My face is no longer mine. My cheeks have become ever so swollen — so much so, that I could be identified as a chipmunk who’s hiding nuts in its cheeks. Reason being? I ate too much cheesecake, friends.


2 cups graham cracker crumbs
4 tablespoons white sugar
1/2 cup melted butter
2 (8 oz) packages cream cheese, softened
1 cup sour cream
3/4 cup white sugar
2 teaspoons vanilla extract
2 tablespoons all-purpose flour
4 eggs
2 cups frozen blueberries
1/3 cup blueberry jam


1. Pre-heat oven to 325 degrees F (165 degrees C). Combine crumbs, 4 tablespoons sugar, and butter. Pat mixture into the bottom of a 9″ springform pan.
2. Mash cream cheese until soft and creamy. Slowly mix in sour cream, 3/4 cup sugar, vanilla and flour. Beat in eggs one at a time.
3. Pour mix into crumb-lined pan. Bake in oven for 1 hour or until firm.
4. Let cool, then melt blueberry jam over cake and add frozen blueberries.

See original recipe here:

Sweet processions

Nostalgic summer dinners with Mom and Dad, and celebrating a surprise early birthday for Mom; roaming about the city on foot in the summer sun, with the Ottawa Race Weekend and annual community garage sale event for sweet company; returning to my happy place at Jo’s, and enjoying a maple scone at my usual spot by the window, whilst people-watching; and finally, lots and lots of flowers wherever I tread. Happiness, joy, and butterflies like childhood’s excitement and zest for life.

Suddenly, I fell in love with Ottawa — longing to stay, at least for a little longer. It took just the sight of enchanting blooms, the quiet, familial and happy atmosphere of the city, and smiling passersby roaming the streets, basking in the sun with loved ones, to make me wish I could live in my once-upon-a-time-ago city again — absence and fondness playing the Trickster.

What was important became increasingly clear. Daily inhalations and exhalations were wrapped with an unforgiving noose of ‘doings’ and ‘go-gettings’; goals had to be achieved, and a vision for the future awaited its timely fruition. Yet, time and time again, spending time with those I loved most, trumped the most wondrous of worldy possessions and milestones. Now, and only now, with love, appreciation, and gratitude.

April showers

It’s been raining quite a bit these days, which I secretly love and hope for, despite practicality vying for clear skies. Not necessarily sun, just a dry day in which my boots can confidently skip a mile or two towards nipping goals in the bud, which, given my current unruly circumstance, is due time.

But I can’t complain. It’s Friday afternoon, my roommates have scurried at — which, to my sleepyhead,  was — the wake of dawn, and here I am, alone again in the quiet corner of my cozy abode, my coffee black and bitter, with the sound of raindrops pitter-pattering against my window for friendly company — a sure greeting with solace.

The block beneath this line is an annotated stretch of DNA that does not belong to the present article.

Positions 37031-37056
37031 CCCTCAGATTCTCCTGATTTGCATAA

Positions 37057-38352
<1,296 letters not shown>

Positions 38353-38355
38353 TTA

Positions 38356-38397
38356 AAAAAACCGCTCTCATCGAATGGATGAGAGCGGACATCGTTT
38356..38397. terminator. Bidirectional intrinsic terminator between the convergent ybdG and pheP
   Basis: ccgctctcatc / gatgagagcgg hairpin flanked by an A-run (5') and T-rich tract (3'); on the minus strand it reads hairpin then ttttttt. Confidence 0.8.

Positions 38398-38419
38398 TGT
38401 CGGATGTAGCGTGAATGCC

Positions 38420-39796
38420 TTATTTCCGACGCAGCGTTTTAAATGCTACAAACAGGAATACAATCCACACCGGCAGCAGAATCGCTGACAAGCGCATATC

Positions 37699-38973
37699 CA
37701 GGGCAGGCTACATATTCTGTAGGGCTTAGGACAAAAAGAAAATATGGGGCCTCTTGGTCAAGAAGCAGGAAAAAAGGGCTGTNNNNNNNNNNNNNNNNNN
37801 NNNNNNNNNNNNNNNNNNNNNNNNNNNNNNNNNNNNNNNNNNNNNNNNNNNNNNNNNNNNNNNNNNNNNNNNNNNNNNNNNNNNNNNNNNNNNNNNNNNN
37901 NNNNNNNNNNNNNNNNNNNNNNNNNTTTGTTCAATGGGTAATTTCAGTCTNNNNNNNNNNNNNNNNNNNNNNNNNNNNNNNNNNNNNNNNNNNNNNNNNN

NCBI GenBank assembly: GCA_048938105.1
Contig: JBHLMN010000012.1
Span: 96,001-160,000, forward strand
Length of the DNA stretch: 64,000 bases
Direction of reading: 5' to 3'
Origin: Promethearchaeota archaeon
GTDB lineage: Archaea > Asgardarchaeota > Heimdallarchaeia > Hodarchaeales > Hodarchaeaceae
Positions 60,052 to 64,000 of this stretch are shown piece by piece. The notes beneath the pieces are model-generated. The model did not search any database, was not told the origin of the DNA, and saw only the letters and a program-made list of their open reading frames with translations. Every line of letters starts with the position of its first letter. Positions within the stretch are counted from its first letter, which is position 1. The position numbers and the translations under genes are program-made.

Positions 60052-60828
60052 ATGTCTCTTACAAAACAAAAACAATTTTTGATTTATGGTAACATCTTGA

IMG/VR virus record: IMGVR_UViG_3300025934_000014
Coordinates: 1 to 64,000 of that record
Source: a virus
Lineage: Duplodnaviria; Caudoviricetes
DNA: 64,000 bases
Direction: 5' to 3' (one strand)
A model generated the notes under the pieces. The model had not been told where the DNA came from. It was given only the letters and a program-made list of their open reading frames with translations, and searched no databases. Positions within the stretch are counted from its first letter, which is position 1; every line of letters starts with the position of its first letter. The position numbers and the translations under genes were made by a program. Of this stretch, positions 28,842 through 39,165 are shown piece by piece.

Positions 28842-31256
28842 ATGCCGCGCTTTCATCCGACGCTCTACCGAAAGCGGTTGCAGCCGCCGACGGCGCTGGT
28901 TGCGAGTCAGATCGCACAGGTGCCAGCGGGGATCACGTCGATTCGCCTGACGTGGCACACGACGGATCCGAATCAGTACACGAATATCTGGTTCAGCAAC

I once contemplated the reason underlying my aversion to warm, sunny days, when everyone around me was praying to the cheeky gods of spring blooms, for perky weather fit for sun tan kisses and golden glows. “Euyuck,” I’d squint my eyes in disgust, tongue escaping my mouth for want of culinary freedom, like a sick child who’d just taken a teaspoon of nauseating cough drop syrup.

Yet, somewhere in the nooks and crevices of the person that is me, I understood: It was the discrepancy between the external world and my internal landscape. How far-fetched I was from bright, sunny skies and the sight of children playing hopscotch on sidewalks, ice cream cones in hand, laughing freely and unapologetically. Me, myself, and I — a sure stranger in this matrix, a plethora of sanguine bodies and colourful spirits.

It was on rainy days that my vulnerabilities would peek their newborn head into the room and kiss surrounding furniture with shy, childlike greetings. These were the days that showed promise — that the universe was with me in my moments of darkness, and that somehow the sky had understood, and was holding my hand in unison and silence. Today, I revel in it.

Shoutout to my homegirl, Jo

The battle of blue vanilla scones vs strawberry cheesecake buns
Blue vanilla scones for two

Matcha scones — the biggest scones I ever did meet

A visit to Ottawa, Little Jo Berry’s, March/April 2017

No matter where I am in the world — even after relocating to a different city — I always seem to find my way back to my hometown in Ottawa, to Little Jo Berry’s for Jo’s scrumptious vegan treats. Because maybe, just maybe, home is where the tummy is.

I’d mentioned Jo’s before — everything she bakes at her vegan bakery is sprinkled with funk, dedication, and passion. And while I’m not vegan myself, time and time again I’d somersault a mile for her scones, especially my beloved matcha, and, just recently, the blue vanilla, as she makes the most divine scones in the world — so much so, that I’d choose them over their non-vegan counterparts any day. (I’ve eaten a great many scones in my time; in fact, I’ve become a walking scone with four limbs.) They’re melt-in-your-mouth soft, with a moist crumble on the inside and the ideal level of sweetness.